Special Edition: Flexible packaging

EU researchers develop biodegradable flexible packaging

By Rachel Arthur

- Last updated on GMT

biodegradeable, bioplastics, BioActiveLayer, MAP

Related tags Flexible packaging Shelf life Packaging Eu

A €1.2m ($1.5m) EU research project, BioActiveLayer, is developing a flexible packaging material for dried foods: citing the need for a pouch that is both biodegradable and meets demanding shelf life requirements. 

Modified Atmosphere Packaging (MAP) is often used to preserve dried food, but the project says there is no cost-effective and proven technology capable of fully recycling multilayer plastic materials – resulting in packaging being sent to landfill.

To tackle the problem, BioActiveLayer is developing an alternative bio-based material, suitable for MAP, for the dried food industry.

“At the moment there are different laminated flexible packaging options which reach the required barrier properties:  however, these structures are based on petroleum based materials (a non-renewable source), and are usually not biodegradable,” ​a spokesperson told FoodProductionDaily.com 

“Our project will provide an active and renewable pouch with the required properties for packaged baby dry foods, and using modified atmosphere packaging technology. None of the currently available commercial solutions can alone cover all the requirements: being 100% biodegradable and incorporating an active compound to extend the current baby dry food shelf-life.”

Longer shelf life, easier transportation

BioActiveLayer is being driven by a growing global demand for dried foods, which offer cheaper transportation, longer storage life, and ease of use.

However, the project says dried foods (such as dried baby milk) are particularly susceptible to oxygen rancidity and residual oxygen levels should be below 0.2%.

Pouches and MAP are a popular packaging format: however, recycling methods do not always cater for these products.

“The EU food packaging industry alone uses approximately 247,000 tonnes per annum of thin aluminium foil," ​the spokesperson said. "In laminated structures, there is no adequate or proven technology capable of fully recycling these materials in an efficient and cost-effective manner. This results in more than 80% of current MAP packaging being sent to landfill.”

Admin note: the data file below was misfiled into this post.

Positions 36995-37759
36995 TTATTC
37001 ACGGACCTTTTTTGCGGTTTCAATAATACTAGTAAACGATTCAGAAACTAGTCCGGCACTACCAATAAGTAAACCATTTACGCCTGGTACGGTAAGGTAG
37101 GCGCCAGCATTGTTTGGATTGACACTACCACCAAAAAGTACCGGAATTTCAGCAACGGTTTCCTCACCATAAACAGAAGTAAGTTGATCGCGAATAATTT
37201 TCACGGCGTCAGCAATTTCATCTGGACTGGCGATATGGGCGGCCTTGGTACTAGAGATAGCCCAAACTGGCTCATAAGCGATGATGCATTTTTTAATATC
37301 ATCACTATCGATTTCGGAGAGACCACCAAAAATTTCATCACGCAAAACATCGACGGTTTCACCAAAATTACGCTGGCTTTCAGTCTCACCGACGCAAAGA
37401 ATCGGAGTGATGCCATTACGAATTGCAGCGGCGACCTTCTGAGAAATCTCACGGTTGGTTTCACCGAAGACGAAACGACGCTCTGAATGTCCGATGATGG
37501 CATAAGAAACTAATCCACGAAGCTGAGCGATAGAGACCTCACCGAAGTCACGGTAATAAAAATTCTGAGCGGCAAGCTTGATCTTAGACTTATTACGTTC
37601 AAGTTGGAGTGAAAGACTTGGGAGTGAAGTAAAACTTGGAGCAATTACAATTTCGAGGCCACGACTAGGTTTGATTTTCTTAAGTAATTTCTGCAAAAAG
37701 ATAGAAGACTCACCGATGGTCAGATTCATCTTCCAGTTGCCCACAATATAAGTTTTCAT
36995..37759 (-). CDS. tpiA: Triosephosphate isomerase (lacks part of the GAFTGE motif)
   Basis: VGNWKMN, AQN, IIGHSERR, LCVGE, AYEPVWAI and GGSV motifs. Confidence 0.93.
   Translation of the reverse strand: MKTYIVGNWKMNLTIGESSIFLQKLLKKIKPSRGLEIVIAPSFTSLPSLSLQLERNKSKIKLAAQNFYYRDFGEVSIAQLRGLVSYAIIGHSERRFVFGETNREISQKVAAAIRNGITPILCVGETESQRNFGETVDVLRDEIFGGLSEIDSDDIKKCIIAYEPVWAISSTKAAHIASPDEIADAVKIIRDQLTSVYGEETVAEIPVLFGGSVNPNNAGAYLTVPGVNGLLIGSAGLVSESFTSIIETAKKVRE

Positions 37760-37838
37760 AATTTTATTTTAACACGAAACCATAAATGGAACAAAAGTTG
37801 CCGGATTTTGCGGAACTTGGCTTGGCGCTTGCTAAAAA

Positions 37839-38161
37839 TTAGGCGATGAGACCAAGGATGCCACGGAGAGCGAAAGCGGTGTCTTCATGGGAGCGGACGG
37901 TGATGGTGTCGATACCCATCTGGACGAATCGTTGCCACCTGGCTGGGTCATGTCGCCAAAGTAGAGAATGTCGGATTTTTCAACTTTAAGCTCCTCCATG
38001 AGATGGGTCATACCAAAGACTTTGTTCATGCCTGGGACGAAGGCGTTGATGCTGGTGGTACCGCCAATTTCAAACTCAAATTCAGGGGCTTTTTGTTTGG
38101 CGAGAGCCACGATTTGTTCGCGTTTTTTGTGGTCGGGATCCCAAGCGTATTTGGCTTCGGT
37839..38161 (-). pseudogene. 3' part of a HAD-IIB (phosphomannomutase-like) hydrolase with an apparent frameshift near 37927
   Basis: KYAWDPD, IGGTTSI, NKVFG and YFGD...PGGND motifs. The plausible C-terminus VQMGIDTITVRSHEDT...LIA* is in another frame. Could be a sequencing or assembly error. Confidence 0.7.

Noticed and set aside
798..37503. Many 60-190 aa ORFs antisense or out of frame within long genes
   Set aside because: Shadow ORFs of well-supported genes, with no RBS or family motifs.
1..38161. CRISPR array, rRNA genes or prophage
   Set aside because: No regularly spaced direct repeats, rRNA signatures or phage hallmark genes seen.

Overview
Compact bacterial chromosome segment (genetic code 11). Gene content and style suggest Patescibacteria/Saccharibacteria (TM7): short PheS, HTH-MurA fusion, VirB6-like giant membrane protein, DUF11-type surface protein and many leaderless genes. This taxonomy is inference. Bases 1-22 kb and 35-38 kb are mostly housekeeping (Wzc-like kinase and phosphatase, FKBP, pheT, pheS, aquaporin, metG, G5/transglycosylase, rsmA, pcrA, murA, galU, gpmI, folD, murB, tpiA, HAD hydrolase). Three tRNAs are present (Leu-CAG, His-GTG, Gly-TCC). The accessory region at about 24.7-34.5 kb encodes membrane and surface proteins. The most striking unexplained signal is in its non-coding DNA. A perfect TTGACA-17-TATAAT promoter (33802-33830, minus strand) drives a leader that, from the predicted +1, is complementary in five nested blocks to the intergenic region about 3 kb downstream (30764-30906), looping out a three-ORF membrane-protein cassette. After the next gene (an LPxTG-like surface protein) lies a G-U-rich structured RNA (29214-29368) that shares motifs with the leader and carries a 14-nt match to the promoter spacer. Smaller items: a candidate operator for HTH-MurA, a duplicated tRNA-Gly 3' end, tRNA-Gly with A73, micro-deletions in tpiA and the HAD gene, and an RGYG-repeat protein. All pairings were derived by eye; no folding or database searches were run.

No cracks or wrinkles

The project is working on three areas.  Biodegradable polymers will create an oxygen barrier film; PHA (Polyhydroxyalkanoates) will be processed into a moisture barrier; and improved barrier paper will be developed. These branches of research will come together to create a multilayer pouch.   

The two year project will finish in August 2015. Improved barriers will contribute to a 24 month shelf life, alongside other benefits. 

“We will improve polymer properties so that excellent product performance can be achieved after packaging forming. This means that any cracks or wrinkles, typical for today’s fiber based packages and aluminum foil, will not be source of problems in the pouch.”

The pouch will have a simplified production process, and will be compatible with existing lines, the project says.

What has been achieved in the first year?

The first year of research has focused on maximising performance and properties of each individual layer.

“A detailed development of the different materials forming each layer of the multilayer structure has been made. We have created specific coated materials to improve paper properties, and developed specific composite materials to obtain oxygen and moisture barrier structures.

“We have looked at each material separately to improve its properties and achieve the best performance of each layer.

“At the same time, we are carrying out food assessments and biodegradability studies. Now, we are selecting the best solutions which will be integrated into a multilayer structure – the final packaging.”

The technology developed by the BioActiveLayer project could be applied to other MAP foods besides dried products, such as meat or fish, although each food would be evaluated independently.

The BioActiveLayer consortium is supported by a €1.2m grant from the EU Seventh Framework programme.  The partners are A. Hatzopoulos S.A. (Flexible Packaging), Nuevas Tecnicas de Coloracion SL (Chemical Compounding), Skymark Packaging International Limited (Packaging Films), Belourthe S.A. (Producer of Baby Food Cereals), Plusfresc (Spanish Supermarket Chain), Instituto Tecnologico del Embalaje, Transporte y Logistica, Wageningen University and the UK Materials Research Institute.

A flow chart of the project

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